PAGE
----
Lecture 19 - Homologous Recombination The physical exchange...

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Homologous Recombination The physical exchange of DNA between distinct molecules Prokaryotes – serves mainly as DNA repair system. Can occur during conjugation and phage infection. Eukaryotes – genetic mixing occurs primarily during meiosis. Also occurs through DNA repair.
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Homologous Recombination
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The Holliday Model First Proposed by Robin Holliday: Genet. Res. Camb. 5: 282-304. 1964 Saccharomyces cerevisiae and Ustilago maydis
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Homology means identical > 100 bp.
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DNA strands are nicked in the same location Strands then exchange
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Sometimes call a chi form since it resembles χ And Ligate to form a Holiday Structure.
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Branch migration can occur in either direction for many base pairs. Correction of both heteroduplexes to the same allele = Gene Conversion
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Double Stand Break Model for Homologous Recombination
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How Do we Infer Gene Function from a Mutant Phenotype? A little Bedtime story……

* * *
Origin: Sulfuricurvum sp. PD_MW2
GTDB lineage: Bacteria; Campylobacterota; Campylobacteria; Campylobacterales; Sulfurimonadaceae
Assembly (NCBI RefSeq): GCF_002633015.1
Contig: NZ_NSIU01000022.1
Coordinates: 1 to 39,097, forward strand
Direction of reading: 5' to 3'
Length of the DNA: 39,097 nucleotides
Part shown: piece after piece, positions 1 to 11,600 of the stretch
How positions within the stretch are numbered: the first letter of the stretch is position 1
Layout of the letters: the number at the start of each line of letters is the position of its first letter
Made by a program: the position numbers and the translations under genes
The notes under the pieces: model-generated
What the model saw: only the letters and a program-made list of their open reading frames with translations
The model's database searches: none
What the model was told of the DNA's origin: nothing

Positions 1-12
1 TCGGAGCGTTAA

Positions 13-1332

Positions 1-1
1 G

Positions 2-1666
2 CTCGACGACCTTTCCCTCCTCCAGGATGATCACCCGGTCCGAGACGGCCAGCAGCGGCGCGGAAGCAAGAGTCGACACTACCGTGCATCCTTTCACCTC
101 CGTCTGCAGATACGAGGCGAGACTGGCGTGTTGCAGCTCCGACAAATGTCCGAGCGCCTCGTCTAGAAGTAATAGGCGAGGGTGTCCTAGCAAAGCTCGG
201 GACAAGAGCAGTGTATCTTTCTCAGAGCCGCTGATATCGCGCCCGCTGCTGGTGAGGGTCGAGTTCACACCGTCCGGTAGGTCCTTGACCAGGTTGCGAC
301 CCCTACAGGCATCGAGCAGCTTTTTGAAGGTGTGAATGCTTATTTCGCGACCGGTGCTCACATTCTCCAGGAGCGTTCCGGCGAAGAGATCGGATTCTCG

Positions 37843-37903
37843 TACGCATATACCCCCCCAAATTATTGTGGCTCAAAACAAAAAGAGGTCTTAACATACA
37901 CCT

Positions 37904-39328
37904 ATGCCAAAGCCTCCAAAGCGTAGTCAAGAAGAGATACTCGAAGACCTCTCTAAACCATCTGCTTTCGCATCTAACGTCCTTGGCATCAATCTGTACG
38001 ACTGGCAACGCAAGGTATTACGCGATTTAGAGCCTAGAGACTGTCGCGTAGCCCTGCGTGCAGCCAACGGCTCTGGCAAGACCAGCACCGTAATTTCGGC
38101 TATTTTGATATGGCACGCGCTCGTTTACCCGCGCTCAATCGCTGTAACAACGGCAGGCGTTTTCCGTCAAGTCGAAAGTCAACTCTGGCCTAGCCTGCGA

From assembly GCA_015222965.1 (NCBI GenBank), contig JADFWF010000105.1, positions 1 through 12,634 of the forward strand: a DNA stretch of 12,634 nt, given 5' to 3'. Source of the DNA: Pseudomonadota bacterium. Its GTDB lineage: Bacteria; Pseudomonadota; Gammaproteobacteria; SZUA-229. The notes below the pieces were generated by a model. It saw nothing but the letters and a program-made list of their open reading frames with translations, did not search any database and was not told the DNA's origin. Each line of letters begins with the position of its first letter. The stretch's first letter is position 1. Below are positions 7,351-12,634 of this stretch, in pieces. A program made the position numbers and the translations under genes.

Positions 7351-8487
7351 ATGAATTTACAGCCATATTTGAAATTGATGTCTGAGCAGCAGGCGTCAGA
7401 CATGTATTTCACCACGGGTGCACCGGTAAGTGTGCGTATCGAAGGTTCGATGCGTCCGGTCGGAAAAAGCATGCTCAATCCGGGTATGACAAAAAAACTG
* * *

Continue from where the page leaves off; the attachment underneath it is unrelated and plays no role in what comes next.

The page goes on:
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Once upon a time there was a gene. Her name was Rugosus (Latin for wrinkled). She made a protein called: Starch branching enzyme I
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SBE job was to make long branched sugars within the seed. These Sugars held on to water tightly!
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Then one day, there was a mutation! X No Rugosus mRNA was made! No SBE I was made! The UnBranched Starch didn’t Hold water inside the cells! The Pea seed Wrinkled like a Raisin in the sun! X
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The mutant rugosus was very sad. That only one of the pair of rugosus genes was passed on from each parent. That the next generation had one maternal and one paternal copy of rugosus. He showed that the mutant rugosus was part of a gene pair Until one day a curious monk appeared!
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Rugosus became famous as the first gene shown to segregate, And she showed that long branched sugars are required for maintaining water balance in mature pea seeds, and she lived happily ever after! The End
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So you have a mutant was does that mean? 1) Amorph – loss-of-function or null mutation 1) Hypomorph – reduction of function 1) Antimorph – dominant negative, poisons subunits 1) Hypermorph – gain-of-function, to much activity 1)
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